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Andrew Fiala
Andrew Fiala

Fiala Explains Just War Theory

By Pat Dunn '12  |  Contact Holly Foster 315-859-4068
Posted March 2, 2012
Tags Levitt Center Levitt Security Program Levitt Speaker

Since gaining nationhood in the 18th century, the United States has been directly involved in dozens of armed military conflicts. The standard that the government has used and still uses to justify military engagements is the just war theory, which posits that a nation can, morally, only become involved in a military conflict that adheres to a set of ethical criteria. Andrew Fiala, professor of philosophy and director of the Ethics Center at California State University, Fresno, addressed the Hamilton community in Dwight Lounge on March 1, discussing some of the issues presented for consideration in his most recent book, The Just War Myth.  He was a guest in the Levitt Center Security program series.

 

Fiala became interested in the philosophy of war as a student at UCLA, where, when participating in the Naval ROTC program, he began to notice what he considered to be an unjust hierarchy. After going on to secure a degree in philosophy from UCLA and master’s and Ph.D degrees in philosophy from Long Beach State and Vanderbilt Universities, Fiala’s interest in the ethics of war continued to grow. He has since published five books on ethics and political philosophy.

 

War, Fiala said, has always struggled to reconcile an innate dualism—it can bring out the best and the worst in people. War can catalyze the most selfless acts of bravery and heroism as people dedicate themselves to a higher cause, but it can likewise inspire acts of ultimate cruelty and brutality.

 

The history of the United States has inarguably been a violent one, and in the American tradition, warrior sacrifice is celebrated. Every 4th of July, every Memorial Day, and every Veteran’s Day, citizens take time to observe and thank those who have served to protect and promote freedom. Fiala agrees that a life dedicated to service is commendable, but he thinks that the institution behind the cycle of violence and military intervention deserves scrutiny. That scrutiny, says Fiala, should be built on the just war theory.

 

The just war theory sets forward standards for what is and what is not ethically sound reasoning in preparing for war. Jus ad bellum teaches that, for a war to be entered into, there must be a just cause, right intention, legitimate authority, and probability of success; it must be the last resort; and there should be a consideration of proportionality (potential damage if entered versus potential damage if foregone). While actually at war, jus in bello mandates a clear distinction between enemy soldiers and enemy civilians, proportionality, and that there be no intrinsically evil means used to procure victory.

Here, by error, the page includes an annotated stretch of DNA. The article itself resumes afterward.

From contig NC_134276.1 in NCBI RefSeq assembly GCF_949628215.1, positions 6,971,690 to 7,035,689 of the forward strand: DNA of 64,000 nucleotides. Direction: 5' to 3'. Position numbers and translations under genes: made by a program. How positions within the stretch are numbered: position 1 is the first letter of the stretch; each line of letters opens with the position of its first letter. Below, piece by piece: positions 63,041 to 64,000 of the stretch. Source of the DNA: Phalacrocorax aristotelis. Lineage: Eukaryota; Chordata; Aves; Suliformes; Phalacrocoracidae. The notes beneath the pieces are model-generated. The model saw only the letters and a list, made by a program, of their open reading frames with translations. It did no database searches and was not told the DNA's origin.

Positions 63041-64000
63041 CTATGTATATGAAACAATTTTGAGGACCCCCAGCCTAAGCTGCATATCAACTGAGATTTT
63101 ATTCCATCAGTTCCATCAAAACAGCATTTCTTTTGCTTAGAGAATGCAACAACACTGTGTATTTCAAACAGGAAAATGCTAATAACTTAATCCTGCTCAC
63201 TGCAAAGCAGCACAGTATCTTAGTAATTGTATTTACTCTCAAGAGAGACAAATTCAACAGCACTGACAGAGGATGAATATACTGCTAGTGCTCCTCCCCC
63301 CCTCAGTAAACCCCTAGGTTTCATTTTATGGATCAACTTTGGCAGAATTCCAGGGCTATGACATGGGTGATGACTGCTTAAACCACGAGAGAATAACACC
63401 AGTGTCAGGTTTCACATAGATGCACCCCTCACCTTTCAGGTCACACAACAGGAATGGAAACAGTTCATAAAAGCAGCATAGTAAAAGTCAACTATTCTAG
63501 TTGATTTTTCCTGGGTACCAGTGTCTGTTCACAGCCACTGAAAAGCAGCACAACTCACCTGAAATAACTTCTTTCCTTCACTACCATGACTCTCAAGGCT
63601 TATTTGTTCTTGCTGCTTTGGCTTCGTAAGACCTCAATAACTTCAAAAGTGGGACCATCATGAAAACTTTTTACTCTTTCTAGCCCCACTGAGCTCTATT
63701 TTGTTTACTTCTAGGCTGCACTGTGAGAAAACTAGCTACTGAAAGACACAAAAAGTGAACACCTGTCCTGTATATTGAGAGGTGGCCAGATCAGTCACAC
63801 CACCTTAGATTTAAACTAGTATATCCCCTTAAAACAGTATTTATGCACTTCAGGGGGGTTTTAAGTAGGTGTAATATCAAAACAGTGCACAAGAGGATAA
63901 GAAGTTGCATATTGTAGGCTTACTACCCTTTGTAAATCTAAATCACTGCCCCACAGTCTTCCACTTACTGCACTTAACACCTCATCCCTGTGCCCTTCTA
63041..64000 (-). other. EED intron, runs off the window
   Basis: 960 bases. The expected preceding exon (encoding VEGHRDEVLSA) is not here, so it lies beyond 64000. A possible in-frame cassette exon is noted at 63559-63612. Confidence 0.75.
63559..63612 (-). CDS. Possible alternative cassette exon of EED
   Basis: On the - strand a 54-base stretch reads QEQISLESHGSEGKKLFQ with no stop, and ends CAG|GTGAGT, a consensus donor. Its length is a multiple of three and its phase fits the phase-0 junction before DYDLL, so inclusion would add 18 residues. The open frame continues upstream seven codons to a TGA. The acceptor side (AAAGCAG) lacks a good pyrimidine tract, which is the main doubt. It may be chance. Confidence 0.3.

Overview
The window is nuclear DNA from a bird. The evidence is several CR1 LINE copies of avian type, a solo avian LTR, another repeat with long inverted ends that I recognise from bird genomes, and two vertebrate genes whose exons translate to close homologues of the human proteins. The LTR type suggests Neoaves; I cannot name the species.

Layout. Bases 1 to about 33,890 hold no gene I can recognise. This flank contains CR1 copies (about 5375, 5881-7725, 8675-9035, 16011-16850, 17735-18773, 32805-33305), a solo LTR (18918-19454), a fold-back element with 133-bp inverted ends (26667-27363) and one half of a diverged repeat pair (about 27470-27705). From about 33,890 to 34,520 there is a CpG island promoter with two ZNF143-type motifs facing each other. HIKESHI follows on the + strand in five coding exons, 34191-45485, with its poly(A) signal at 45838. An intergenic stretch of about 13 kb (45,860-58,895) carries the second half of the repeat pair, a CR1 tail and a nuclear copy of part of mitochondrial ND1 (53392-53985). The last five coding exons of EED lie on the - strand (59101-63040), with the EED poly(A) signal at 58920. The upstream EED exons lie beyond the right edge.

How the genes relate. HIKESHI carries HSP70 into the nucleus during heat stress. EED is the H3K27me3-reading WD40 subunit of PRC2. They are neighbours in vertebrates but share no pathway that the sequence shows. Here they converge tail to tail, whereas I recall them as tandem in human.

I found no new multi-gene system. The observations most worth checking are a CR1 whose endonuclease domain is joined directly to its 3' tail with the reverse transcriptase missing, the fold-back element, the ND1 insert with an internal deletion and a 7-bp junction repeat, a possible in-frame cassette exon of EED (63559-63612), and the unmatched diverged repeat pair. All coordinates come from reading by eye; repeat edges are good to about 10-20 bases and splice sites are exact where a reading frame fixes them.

In doctrine, every American war should proscribe to the standards laid down by the just war theory. Fiala thinks, however, that some of the finer points of the just war theory have been overlooked to the point of its not even being applicable anymore. World War II is often referred to as “the good war” because of America’s “noble” reasons for engagement—ending Nazi tyranny and presenting fascist world domination. Fiala is weary to paint America as the hero of World War II, however, because of our use of atomic weapons and firebombings on Japanese and German civilians.

 

Fiala does not think that there is any one individual who can be held accountable for a recent lack of adherence to the just war theory. “The just war theory is the best theory we have,” he said, “However, when we apply it we find that wars rarely live up to the standards of tradition.” He advocates for a “just war pacifism,” which salvages the original just war ideals and emphasizes further consideration of a war’s justness before entering military conflicts.

 

Just was has been recently mythologized and has lost its legitimacy because of a rampant sentiment of American exceptionalism, which, within the United States, tends to justify all American military engagements as necessary, after-the-fact. Concepts, mutually reinforcing ideas, symbols and rituals have, says Fiala, given us a certain disposition towards the world which makes war seem, too often, like the right move. These myths are perpetuated by social institutions and heavily reiterated in presidential rhetoric. 

 

In the end, there is no hard and fast way to say whether a war should or shouldn’t be fought. There will always be some measure of subjectivity in calculating a war’s legitimacy, and dozens of factors—economic interests, geopolitics, special intelligence—can serve to complicate the question. Fiala does think that we are making progress though, in advancing human rights with the overall cost of human lives decreasing. It’s important, though, he says, as we enter into the future, to carefully consider the just war theory in order to minimize unneeded violence in military conflicts.

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